The car-mounted input device 200 having the above-described configuration centrally controls a plurality of car-mounted electronic devices, in combination with a switch device for alternatively selecting desired one from the electronic devices, a display device for displaying the name of the electronic device selected by the switch device, and details of operations of the car-mounted input device 200, and a computer for controlling these devices.

As shown in FIG. 21, a switch device 270 including a combination of a plurality of (five in FIG. 21) switches 271 a to 271 e is provided near the car-mounted input device 200 in the console box 300, and a display device 280, such as a liquid crystal display device, is. provided in a portion. of the console box 300 that can be easily seen from the driver's seat. Since a computer is placed inside the console box 300, the illustration thereof is omitted.

The switches 271 a to 271 e in the switch device 270 are connected to the car-mounted electronic devices, respectively. For example, when it is assumed that the switches 271 a, 271 b, 271 c, 271 d, and 271 e are respectively connected to an air conditioner, a radio, a television, a CD player, and a navigation system mounted in the car, the air conditioner can be alternatively selected by operating the switch 271 a, and the radio can be alternatively selected by operating the switch 271 b. This also applies to the other electronic devices. Therefore, it is possible to power a desired electronic device on or off by operating one of the switches 271 a to 271 e in the switch device 270.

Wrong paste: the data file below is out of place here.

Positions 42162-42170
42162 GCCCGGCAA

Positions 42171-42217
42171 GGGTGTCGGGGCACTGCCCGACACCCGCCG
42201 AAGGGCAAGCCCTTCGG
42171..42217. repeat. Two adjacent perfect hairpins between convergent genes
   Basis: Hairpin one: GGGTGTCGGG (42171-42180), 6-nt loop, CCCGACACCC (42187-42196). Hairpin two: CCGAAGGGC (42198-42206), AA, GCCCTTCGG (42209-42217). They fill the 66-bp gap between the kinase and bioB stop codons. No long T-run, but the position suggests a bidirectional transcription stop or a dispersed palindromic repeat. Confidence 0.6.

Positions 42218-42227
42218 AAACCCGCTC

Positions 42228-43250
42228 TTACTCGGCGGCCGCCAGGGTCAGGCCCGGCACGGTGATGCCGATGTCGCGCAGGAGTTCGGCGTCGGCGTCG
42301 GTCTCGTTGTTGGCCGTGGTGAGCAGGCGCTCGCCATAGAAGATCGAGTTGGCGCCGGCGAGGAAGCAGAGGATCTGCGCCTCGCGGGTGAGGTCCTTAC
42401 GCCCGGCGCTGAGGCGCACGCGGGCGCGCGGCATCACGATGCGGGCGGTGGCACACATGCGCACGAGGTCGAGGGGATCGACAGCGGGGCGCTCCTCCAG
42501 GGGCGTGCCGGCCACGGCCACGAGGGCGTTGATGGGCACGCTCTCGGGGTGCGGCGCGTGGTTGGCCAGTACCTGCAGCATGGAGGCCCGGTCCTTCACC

The functions of the electronic device selected by the switch device 270 can be selected and controlled by operating the car-mounted input device 200. The functions to be selected by the car-mounted input device 200 vary according to the kind of the selected electronic device. For example, when the air conditioner is selected by the switch device 270, the engaging positions A to I of the engaging pin 260 in the guide groove 241 shown in FIG. 24 and the functions to be selected have a relationship shown in FIG. 25. When the radio is selected by the switch device 270, the engaging positions A to I and the functions to be selected have the relationship shown in FIG. 26.

On the other hand, the functions to be controlled by. the car-mounted input device 200 vary according to the kind and function of the selected electronic device. For example, when the air conditioner is selected by the switch device 270 and “air volume control” is selected by the manual operating section 210, the volume of air from the air conditioner can be controlled by operating the first rotary variable resistor 213. When the air conditioner is selected by the switch device 270 and “temperature control” is selected by the manual operating section 210, the set temperature of the air conditioner can be controlled by operating the second rotary variable resistor 214. In contrast, when the radio is selected by the switch device 270 and the “volume control” is selected by the manual operating section 210, the sound volume of the radio can be controlled by operating the first rotary variable resistor 213. When the radio is selected by the switch device 270 and “tuning” is selected by the manual operating section 210, the radio can be tuned by operating the second variable resistor 214.

Since the car-mounted input device 200 is operated even during driving of the car, it is preferable, for the purpose of safe driving and convenient use, to tactually confirm whether the manual operating section 210 has been switched to the position corresponding to a desired function.

Since the car-mounted input device 200 does not have such capabilities, however, the operating position of the manual operating section 210 or the display on the display device 280 must be visually checked.

SUMMARY OF THE INVENTION

The present invention has been made to solve the above-described problems of the conventional arts, and it is accordingly an object of the present invention to provide a signal input device, in which the operation performed by an operating section can be tactually grasped with precision, and which achieves a small number of components, simple structure, small size, reduced cost, simple assembly, and high operability.